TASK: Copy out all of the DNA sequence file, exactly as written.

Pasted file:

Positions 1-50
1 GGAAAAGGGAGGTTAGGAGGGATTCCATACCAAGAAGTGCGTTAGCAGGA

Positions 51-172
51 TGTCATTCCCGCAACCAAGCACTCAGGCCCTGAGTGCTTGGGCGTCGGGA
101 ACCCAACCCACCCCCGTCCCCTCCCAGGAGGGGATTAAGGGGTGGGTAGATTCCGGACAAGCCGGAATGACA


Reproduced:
Positions 1-50
1 GGAAAAGGGAGGTTAGGAGGGATTCCATACCAAGAAGTGCGTTAGCAGGA

Positions 51-172
51 TGTCATTCCCGCAACCAAGCACTCAGGCCCTGAGTGCTTGGGCGTCGGGA
101 ACCCAACCCACCCCCGTCCCCTCCCAGGAGGGGATTAAGGGGTGGGTAGATTCCGGACAAGCCGGAATGACA